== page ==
Tuesday, 12 February 2008

Monday, 11th February, 2008


Looking at the various types of commodities, some strategists are most optimistic about the outlook for agricultural products like corn, wheat and soybeans. They argue that two big stories are behind the rise in crop prices: the diversion of land to grow crops for production of biofuels like ethanol, and an increase in food consumption in emerging markets, particularly in Asia.
Bernstein said that both of these trends were real — but long term. "When people start talking about long-term stories, they tend to ignore the short-term cyclicality of commodities," he said.
In the near term, Bernstein said that if oil prices fell, there would be less incentive to bolster ethanol production. And he said that "everybody in Asia is not going to wake up tomorrow and say, 'gee, I want a burger.' " Those cultural shifts are usually measured in years or even decades, he said, not months.
But Michael Lewis, the global head of commodities research at Deutsche Bank, favors agricultural products now largely because "there's a fight between feeding people, cattle and cars." He predicted that crop prices would continue to rise and might not peak until sometime in 2009.
But by this point, he said, agricultural sector stocks might have more room to rise than the prices of crops. He recommended looking at stocks like Monsanto, the seed and pesticide maker based in St. Louis, Missouri; PotashCorp, a fertilizer maker based in Saskatoon, Saskatchewan; and Archer Daniels Midland, the giant grain processor based in Decatur, Illinois.


"There's plenty to laugh about," the Socialist Party leader, François Hollande, said, "a presidential spokesman designated by Nicolas Sarkozy, a plot, a family intrigue."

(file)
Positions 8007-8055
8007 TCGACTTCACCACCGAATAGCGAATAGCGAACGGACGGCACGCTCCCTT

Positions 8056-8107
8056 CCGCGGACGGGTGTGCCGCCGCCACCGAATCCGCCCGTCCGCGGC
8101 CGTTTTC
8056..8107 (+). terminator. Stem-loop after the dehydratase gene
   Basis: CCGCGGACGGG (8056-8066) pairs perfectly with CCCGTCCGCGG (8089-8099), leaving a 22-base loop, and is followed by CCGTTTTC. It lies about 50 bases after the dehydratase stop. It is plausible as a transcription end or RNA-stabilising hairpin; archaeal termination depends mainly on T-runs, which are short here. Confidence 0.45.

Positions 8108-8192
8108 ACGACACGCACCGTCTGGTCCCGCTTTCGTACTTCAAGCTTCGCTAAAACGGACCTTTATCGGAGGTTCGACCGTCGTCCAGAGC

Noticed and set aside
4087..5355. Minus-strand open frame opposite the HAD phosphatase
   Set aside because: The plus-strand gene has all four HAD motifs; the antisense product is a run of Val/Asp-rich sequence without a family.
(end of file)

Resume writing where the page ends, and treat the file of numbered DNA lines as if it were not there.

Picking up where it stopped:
François Bayrou, the centrist who placed third in the presidential election last year, on Sunday called the Martinon affair a new illustration of the "monarchical" style of Sarkozy, with its "perpetual contest of servility" involving those in and out of favor.
"It is pathetic for France," he said. "It makes you want to cry."


"France has lost contracts to Germany, the U.K., Spain, Italy and Greece because of its constant Turkey-bashing discourse," said Bahadir Kaleagasi, Brussels representative of the Turkish Industrialists' and Business Association, or Tusiad.
The latest blow came last week when the state-controlled Gaz de France was shut out of a consortium to build the €5 billion Nabucco gas pipeline from Turkey to central Europe in favor of the German utility RWE at Ankara's behest.

Turkey earlier awarded a big military helicopter order to an Italian company rather than the French-based aerospace group EADS after the French National Assembly voted to make it a crime to deny that the killing of Armenians in Ottoman Turkey in 1915 had been genocide.


Société Générale also revealed that its losses related to the U.S. subprime mortgage crisis for 2007 had risen to €2.6 billion from the €2.05 billion it reported less than three weeks ago.
Société Générale said the new figure included €1.25 billion from its portfolio of nonhedged collateralized debt obligations; €947 million on counterparty risk related to bond insurers; and €325 million in trading losses on its investments in residential mortgage-backed securities.